The Fountainhead: Top Ten Quotes
"Never ask people.about your work.?(p. 33)
This is the advice Roark gives Keating when asked whether Keating should accept a scholarship to the prominent Ecole des Beaux Arts or a job at the New York's most prestigious architectural firm.
"You're too good for what you want to do with yourself.?(p. 62)
Henry Cameron tells Roark that he will suffer greatly because in spite of designing the most beautiful buildings, they will remain on paper and never be erected while he will watch mediocre others reap high commissions and glory because they are willing to copy the past.
"If I found a job, a project an idea or a person that I wanted-I'd have to depend on the whole world. Everything has strings leading to everything else. We're all so tied together. We're all in a net, the net is waiting and we're all pushed into it by one single desire.?(p. 143)
Dominique explains her fears of desiring anything or anyone to the editor of the Banner after she turns down a promotion which would advance her career. The independently wealthy Dominique doesn't desire a career.
"It was not necessary to wonder about the reasons. It was necessary only to hate, to hate blindly, to hate patiently, to hate without anger, only to hate and let nothing intervene, and not let oneself forget, ever.?(p. 194)
Keating realizes the depth of his hatred for Howard Roark after Roark returns the check he wrote to keep him quiet about the Cosmo-Slotnick Building. Roark entreats Keating not to fear because he would be ashamed to have his name associated with such a mediocrity.
"There is not a person in New York City who should be allowed to live in this building.?(p. 287)
After Roger Enright escorts Dominique to the Enright House, she writes in her column that no one should be allowed to inhabit the building. However, this is a veiled comment. Dominique really considers it so perfect that it should not be corrupted by people who will harm it and not appreciate its grandeur.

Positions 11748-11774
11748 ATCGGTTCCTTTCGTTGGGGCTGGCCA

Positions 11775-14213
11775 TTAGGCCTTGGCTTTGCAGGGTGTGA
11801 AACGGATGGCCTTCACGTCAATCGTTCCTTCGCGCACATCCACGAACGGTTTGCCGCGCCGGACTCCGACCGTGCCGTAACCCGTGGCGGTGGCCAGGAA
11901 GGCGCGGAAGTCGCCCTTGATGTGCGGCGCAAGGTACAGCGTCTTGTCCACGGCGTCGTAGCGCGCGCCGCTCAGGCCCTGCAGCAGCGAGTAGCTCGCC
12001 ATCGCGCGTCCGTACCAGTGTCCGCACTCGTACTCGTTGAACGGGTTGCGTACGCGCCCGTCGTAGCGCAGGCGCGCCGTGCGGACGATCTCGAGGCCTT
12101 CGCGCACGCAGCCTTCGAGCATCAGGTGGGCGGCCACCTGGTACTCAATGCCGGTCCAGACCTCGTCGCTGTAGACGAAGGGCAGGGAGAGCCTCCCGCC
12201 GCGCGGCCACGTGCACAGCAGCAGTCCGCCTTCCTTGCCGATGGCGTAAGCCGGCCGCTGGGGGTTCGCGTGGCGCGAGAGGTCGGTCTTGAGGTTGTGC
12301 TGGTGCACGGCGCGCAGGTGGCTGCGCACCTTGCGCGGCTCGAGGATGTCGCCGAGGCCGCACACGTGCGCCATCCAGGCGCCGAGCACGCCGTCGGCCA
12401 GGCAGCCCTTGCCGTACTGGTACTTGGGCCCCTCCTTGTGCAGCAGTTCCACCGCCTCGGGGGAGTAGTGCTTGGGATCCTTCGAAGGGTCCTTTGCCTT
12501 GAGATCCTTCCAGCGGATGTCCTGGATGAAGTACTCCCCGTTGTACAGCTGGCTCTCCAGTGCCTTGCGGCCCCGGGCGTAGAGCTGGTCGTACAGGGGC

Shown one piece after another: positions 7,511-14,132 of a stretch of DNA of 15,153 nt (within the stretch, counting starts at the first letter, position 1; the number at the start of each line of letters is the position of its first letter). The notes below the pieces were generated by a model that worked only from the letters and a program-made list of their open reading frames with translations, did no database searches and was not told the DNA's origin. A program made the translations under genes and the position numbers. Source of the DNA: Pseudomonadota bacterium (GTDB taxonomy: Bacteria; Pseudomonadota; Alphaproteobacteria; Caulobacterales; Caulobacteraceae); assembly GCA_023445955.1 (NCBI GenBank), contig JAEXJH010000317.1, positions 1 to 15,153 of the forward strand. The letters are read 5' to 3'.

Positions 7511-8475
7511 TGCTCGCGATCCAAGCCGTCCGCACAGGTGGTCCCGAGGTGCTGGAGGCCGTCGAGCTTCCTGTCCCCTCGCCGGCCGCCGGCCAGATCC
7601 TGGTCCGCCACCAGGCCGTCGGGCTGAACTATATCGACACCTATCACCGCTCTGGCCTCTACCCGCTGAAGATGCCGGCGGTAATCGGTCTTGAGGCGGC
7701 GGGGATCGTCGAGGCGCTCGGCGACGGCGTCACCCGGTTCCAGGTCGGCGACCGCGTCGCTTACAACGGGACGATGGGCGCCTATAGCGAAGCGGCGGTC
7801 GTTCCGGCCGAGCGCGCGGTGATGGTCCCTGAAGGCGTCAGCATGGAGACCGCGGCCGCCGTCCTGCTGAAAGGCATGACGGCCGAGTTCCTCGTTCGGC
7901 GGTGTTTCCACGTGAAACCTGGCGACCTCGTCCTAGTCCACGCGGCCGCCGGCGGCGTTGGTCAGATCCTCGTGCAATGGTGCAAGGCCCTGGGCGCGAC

"We're alone. Why don't you tell me what you think of me??(p. 389)
After four architects redesign the Stoddard Temple into a home for "Subnormal Children,?Roark finally goes to see his redesigned temple where he meets Toohey who has been waiting for him. Toohey asks him to tell him what he thinks of him but Roark just looks quizzically at him. He hasn't been thinking of Toohey at all while Toohey has proudly believed he has destroyed Roark's peace of mind. He slithers away, dejected.
"I'm a parasite. I've been a parasite all my life.?(p.575)
Keating honestly tells Roark about how he perceives himself and begs him to design the Cortlandt Homes project for him and to put the name Keating on it. Roark tells him he will design the project as long as Keating agrees that absolutely no changes will made. Keating's statement demonstrates deep introspection but not enough for him to change his basic personality. He is doomed.
"One can't put on an act like that-unless it's an act for oneself, and then there is no limit, no way out, no reality.?(p. 600)
Keating has made progress as an individual. He sees the full effect of Toohey's evil nature and mind control in the older Katie who has come to be enslaved by Toohey's philosophy of altruism and communalism.
"It's I who have destroyed you.by helping you.?(p. 611)
Peter Keating explains to Howard Roark that things got away from him and two other architects ruined the Cortlandt building by making disfiguring additions. He takes responsibility but Roark says it was not Keating who destroyed Roark but Roark who destroyed Keating when he helped him by anonymously designing buildings under Keating's name for the satisfaction of seeing them constructed.
"We don't want any great men?I shall rule.?(p. 635)
In his lengthy monologue in Keating's apartment, Toohey finally confesses his intentions. He wants power and in this effort attempts to make people into selfless beings, who in addition to altruism and excessive guilt forget how to be happy themselves. Since great people don't buy into this philosophy and thus obstruct his path to complete power and domination, he wishes to eliminate them.
The Fountainhead Study GuideChoose to Continue
- The Fountainhead
- Part I Chapters 1-5
- Part I Chapters 1-5
- Part I Chapters 6-10
- Part I Chapters 11-15
- Part II Chapters 1-5
- Part II Chapters 6-10
- Part II Chapters 11-15
- Part III Chapters 1-5
- Part III Chapters 6-9
- Part IV Chapters 1-5
- Part IV Chapters 6-10
- Part IV Chapters 11-15
- Part IV Chapters 16-20
- Character Profiles
- Metaphor Analysis
- Theme Analysis
- Top Ten Quotes
- Ayn Rand
- Essay Q&A